Monday, 30th October 2017

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Please understand actual Hinduism: Amiya Bagchi

People born in India are Indians: Economist

By Debraj Mitra in Calcutta
  • Published 29.01.20, 2:37 AM
  • Updated 29.01.20, 2:37 AM
  • 2 mins read
Amiya Bagchi speaks at the New Market sit-in on Tuesday Telegraph picture

Economist, historian and social scientist Amiya Bagchi, 84, walked down memory lane on Tuesday to distinguish between “actual Hinduism” and the “version preached by the RSS”.

“The version of Hinduism being preached by the RSS brigade has nothing to do with the kind of Hinduism I grew up around. My father was a devout Brahmin. But he welcomed all my friends — not for once asking about their religion, cast or creed — at our home. That is actual Hinduism. Please understand that,” he told an audience of a several hundred, demonstrating against the Citizenship (Amendment) Act at Chaplin Square near New Market.

“People born in India are Indians. Under no circumstances should they be asked for papers,” he said.

Bagchi is a former Reserve Bank of India professor at the Centre for Studies in Social Sciences, Calcutta, and the founder-director of Institute of Development Studies Kolkata.

The octogenarian took to the dais in the evening, helped by a man.

Bagchi was born and raised in Jadupur, a village in Murshidabad, around 12km from Behrampore. “I have grown up in Murshidabad. In my neighbourhood, the Durga idol was taken till the doors of the masjid and the Muharram tazia went up to the thakurbari,” he said.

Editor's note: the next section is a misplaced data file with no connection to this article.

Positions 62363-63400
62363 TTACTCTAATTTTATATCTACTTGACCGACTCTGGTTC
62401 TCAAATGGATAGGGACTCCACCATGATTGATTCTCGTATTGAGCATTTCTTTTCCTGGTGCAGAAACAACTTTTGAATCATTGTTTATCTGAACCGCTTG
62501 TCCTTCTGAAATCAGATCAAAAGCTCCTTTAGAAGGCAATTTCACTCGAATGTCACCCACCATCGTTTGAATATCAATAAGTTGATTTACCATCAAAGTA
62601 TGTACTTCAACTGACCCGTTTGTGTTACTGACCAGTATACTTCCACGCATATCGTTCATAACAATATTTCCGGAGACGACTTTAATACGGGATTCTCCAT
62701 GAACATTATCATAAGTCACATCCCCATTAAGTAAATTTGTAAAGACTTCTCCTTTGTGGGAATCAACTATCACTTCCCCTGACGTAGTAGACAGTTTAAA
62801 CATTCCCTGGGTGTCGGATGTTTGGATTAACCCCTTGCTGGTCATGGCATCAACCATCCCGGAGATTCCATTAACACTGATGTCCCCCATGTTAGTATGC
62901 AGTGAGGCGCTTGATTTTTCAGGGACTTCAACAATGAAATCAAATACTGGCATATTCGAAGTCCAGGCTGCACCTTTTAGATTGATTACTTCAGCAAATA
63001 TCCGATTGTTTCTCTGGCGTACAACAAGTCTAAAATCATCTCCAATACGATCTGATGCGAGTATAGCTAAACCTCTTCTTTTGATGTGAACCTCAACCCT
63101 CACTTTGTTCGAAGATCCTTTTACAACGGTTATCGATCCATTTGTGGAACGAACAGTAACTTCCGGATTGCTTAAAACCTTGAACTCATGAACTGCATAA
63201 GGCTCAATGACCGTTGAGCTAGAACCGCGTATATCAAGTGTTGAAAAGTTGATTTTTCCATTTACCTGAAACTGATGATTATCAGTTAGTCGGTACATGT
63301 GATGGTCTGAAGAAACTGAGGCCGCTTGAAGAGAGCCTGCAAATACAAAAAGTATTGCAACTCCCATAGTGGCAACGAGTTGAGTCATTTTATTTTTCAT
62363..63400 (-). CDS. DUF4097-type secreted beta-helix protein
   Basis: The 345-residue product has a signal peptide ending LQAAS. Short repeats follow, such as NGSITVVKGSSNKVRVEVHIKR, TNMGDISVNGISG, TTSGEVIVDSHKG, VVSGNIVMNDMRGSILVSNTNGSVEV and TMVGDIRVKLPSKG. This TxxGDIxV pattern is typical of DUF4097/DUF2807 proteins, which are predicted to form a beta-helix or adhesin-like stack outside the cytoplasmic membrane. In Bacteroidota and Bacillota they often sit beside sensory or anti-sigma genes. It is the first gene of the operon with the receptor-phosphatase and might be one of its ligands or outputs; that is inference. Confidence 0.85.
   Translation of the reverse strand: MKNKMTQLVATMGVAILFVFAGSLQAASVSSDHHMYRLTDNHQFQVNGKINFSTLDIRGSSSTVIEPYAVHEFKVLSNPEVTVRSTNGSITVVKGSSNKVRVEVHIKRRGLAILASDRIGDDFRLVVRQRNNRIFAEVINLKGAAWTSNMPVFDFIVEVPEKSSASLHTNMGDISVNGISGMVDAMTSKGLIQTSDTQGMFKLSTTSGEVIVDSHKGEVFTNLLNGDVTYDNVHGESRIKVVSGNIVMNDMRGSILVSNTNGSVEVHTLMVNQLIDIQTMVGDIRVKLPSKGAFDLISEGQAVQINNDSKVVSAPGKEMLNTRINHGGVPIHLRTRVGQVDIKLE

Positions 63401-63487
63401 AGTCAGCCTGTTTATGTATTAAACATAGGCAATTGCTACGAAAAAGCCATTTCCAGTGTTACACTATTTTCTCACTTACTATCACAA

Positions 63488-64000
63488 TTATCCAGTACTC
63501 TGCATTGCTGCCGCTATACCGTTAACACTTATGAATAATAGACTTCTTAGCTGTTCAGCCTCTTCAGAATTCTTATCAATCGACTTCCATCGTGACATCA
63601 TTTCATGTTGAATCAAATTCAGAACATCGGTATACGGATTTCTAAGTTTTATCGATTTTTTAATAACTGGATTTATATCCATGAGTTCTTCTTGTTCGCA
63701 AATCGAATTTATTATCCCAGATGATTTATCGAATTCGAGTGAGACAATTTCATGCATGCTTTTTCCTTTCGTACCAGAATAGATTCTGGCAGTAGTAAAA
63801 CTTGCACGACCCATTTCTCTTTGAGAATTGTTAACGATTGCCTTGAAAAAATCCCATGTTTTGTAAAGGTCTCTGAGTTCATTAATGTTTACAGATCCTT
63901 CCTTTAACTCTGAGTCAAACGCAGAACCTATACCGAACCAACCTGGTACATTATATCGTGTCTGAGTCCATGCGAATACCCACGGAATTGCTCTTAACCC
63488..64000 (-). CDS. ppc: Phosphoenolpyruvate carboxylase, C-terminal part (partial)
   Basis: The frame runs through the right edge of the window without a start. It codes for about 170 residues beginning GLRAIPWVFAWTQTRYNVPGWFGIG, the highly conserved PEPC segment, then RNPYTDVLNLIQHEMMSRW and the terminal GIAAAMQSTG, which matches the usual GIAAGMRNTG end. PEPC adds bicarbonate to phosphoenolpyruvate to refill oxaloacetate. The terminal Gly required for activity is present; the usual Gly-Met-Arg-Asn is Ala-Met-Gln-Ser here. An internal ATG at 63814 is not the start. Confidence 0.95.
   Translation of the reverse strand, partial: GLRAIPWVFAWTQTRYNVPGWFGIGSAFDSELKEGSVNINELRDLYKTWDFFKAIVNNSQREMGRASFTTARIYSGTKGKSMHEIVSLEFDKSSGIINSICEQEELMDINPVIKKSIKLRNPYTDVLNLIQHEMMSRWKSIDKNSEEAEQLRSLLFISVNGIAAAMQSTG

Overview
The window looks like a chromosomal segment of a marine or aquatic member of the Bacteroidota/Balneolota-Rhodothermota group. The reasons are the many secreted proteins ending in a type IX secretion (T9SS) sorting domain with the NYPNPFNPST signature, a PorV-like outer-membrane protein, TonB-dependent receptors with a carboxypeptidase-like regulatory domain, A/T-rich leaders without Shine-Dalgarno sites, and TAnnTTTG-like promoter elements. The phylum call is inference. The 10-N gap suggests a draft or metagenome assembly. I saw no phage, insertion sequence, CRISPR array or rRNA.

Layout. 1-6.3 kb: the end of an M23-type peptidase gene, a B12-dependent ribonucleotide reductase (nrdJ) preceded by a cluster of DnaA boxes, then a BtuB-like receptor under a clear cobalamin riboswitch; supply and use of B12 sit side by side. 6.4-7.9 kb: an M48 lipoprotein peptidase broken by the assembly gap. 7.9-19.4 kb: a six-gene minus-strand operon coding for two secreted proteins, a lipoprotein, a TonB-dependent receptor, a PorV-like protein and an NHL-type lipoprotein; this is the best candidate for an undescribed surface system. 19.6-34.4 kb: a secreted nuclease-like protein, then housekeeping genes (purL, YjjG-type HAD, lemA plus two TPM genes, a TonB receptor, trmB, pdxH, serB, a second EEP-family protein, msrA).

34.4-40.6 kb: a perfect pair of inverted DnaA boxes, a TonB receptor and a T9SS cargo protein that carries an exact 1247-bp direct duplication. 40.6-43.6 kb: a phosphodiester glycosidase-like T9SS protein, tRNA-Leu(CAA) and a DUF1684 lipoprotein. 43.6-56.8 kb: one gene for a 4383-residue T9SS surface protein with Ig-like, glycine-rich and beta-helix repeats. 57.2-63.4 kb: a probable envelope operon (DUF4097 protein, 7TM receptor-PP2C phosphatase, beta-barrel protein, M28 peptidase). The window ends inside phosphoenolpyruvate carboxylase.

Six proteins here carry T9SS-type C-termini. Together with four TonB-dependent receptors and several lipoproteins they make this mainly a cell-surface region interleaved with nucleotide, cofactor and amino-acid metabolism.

“The nawab of Murshidabad, Wasif Ali Mirza, headed the local peace committee during the 1926-27 riots. He had clearly stated that there would be no riots in Murshidabad. There was none.”

The protesters broke into a loud applause as Bagchi spoke.

The Trinity College-educated Wasif Ali Mirza was the nawab of Murshidabad from 1906 to 1959. “He expelled his son for joining the Muslim League, which he thought was divisive,” Bagchi said.

In April 2019, while speaking on rising intolerance in the country, he had told The Telegraph in an interview: “No, I have not experienced such intolerance before; it is sweeping, incipient as well as expressive.”

On Tuesday night, he told Metro: “The situation has worsened, most certainly, because of the citizenship drive.”

On the New Market dais, he stressed the culture of common people and great men.

“That was the culture when I grew up, the culture of common people I grew up with. Added to this was the culture of great men, the likes of Rabindranath Tagore and Kazi Nazrul Islam,” Bagchi said. The crowd broke into another round of applause.

The people he addressed have stayed put near New Market since January 21, a day before the Supreme Court took up a batch of petitions against the CAA.

A rally by the Joint Forum Against NRC from Moulali, attended by more than 13,000 people, culminated near New Market. The Joint Forum Against NRC is one of the petitioners in the case.